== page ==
Risorgimento, as the Italian Unification is also known, was the event that turned the unified disparate states in the Italian peninsula into the single nation of Italy. This political and social process which transpired from the 19th century till the early 20th century is perhaps one of the most important events in the history of Europe as the unification of Italy also led to its resurgence in European politics.
Historians have had a difficult time in determining the exact dates that mark the beginning and the end of the Italian Unification save for a few events such as the fact that it was during the Congress of Vienna in 1815 that marked the start. While most cities did not join the Kingdom of Italy until the Treaty of Saint-Germain after the First World War, it has been said that the actual beginning coincided with the end of Napoleon’s rule and largely ended with the Franco-Prussian war of 1871.
The main architects for the Italian Unification are Camillo Benso di Cavour and Guiseppe Mazzini. While their contributions to the unification of Italy have always been questioned, there is no arguing the fact that it was because of these two individuals that this political process began. In understanding just how significant the roles of these individuals were in the Italian Unification it is important that a brief look at their lives prior to the movement be discussed.
Guiseppe Mazzini was a member of the Carbonari. With the motto, God and the People, the La Giovine Italia was one of the main groups that were pushing for the unification of the several states and kingdoms of the Italian peninsula into a single republic. Mazzini was a firm believer that Italian Unification could only be attained through revolutionary methods such as popular uprising and in line with such; Mazzini encouraged and organized many small and large revolutions all over the Italian peninsula even while he was in exile in England.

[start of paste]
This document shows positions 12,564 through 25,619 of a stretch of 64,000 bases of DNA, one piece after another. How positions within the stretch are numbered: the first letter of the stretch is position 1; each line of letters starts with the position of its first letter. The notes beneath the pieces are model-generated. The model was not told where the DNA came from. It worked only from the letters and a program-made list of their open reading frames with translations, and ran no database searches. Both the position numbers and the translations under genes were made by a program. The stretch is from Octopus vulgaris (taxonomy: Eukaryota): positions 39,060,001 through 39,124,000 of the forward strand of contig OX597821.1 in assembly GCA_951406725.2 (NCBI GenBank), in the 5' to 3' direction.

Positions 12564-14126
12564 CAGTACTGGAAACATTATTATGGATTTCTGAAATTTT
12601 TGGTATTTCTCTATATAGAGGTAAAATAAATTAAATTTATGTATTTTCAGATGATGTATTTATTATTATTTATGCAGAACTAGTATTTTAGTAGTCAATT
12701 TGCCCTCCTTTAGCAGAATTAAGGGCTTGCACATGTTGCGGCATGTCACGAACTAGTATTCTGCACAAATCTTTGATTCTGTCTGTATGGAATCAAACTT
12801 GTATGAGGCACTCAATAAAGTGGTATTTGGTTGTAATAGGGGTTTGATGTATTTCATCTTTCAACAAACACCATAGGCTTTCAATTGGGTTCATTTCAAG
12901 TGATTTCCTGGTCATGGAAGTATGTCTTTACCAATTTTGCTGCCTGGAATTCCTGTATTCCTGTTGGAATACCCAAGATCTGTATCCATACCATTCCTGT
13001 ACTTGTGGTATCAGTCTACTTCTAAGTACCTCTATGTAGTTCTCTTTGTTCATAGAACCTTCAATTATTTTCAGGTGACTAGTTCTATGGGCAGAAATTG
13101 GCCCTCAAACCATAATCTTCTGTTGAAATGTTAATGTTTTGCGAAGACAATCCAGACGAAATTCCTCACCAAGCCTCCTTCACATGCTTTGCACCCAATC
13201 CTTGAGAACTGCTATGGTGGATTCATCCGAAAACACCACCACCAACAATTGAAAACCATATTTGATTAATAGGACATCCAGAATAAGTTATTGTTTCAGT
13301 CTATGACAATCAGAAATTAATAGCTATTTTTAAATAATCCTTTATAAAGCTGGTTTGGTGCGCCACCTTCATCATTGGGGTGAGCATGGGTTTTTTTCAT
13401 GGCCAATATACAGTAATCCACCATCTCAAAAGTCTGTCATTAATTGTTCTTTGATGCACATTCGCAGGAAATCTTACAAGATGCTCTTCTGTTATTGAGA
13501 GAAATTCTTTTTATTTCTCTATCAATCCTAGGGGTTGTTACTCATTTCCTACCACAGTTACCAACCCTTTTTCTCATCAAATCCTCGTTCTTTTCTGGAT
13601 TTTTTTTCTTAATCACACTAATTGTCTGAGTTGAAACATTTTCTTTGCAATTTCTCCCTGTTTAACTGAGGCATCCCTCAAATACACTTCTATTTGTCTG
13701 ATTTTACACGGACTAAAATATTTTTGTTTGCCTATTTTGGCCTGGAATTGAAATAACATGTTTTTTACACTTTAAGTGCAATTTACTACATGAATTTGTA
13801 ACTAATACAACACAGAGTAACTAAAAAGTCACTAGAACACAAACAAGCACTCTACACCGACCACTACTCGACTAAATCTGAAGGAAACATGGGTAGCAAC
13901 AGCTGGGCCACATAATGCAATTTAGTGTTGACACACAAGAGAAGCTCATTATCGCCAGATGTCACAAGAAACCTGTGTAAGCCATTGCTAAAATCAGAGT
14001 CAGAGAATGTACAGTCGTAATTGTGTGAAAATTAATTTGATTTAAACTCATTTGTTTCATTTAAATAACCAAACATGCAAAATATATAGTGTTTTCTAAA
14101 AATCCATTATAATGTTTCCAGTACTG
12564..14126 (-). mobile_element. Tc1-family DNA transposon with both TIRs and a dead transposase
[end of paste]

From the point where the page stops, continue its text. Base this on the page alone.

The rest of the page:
Among the revolutions that Mazzini took part in, the most notable ones are the 1830 insurrections. It was during this pivotal period that the growing sentiment for nationalism had gripped most of the states of the Italian peninsula. The success of the revolutions in the Papal Legations of Bologna, Forlì, Ravenna, Imola, Ferrara, Pesaro and Urbino and the adaptation of these Papal Legations of the tricolore strengthened the unification movement and inspired other states to do the same.
It is argued that though Mazzini initiated and organized many of these revolutions they were still too small and ineffectual to cause the Italian Unification. It should be pointed out however that no matter how small and insignificant these revolts that Mazzini organized were they ultimately led to the Italian Unification. Every challenge to local authority, such as these small revolts, slowly advanced the goal of Mazzini for unification.
The reason why Mazzini is not heralded as the main figurehead for the unification of Italy is due to the fact that while he may have encouraged, initiated and organized many of the small revolts that advanced the cause of the Risorgimento, Mazzini largely remained an ideological leader. The political ideas and the social reforms that Mazzini advocated made the participation of Mazzini in the Italian unification merely inspirational. The additional fact that the Roman Republic that was organized after the 1848 revolutions was short-lived also put some doubt as to the actual contributions of Mazzini to the Risorgimento.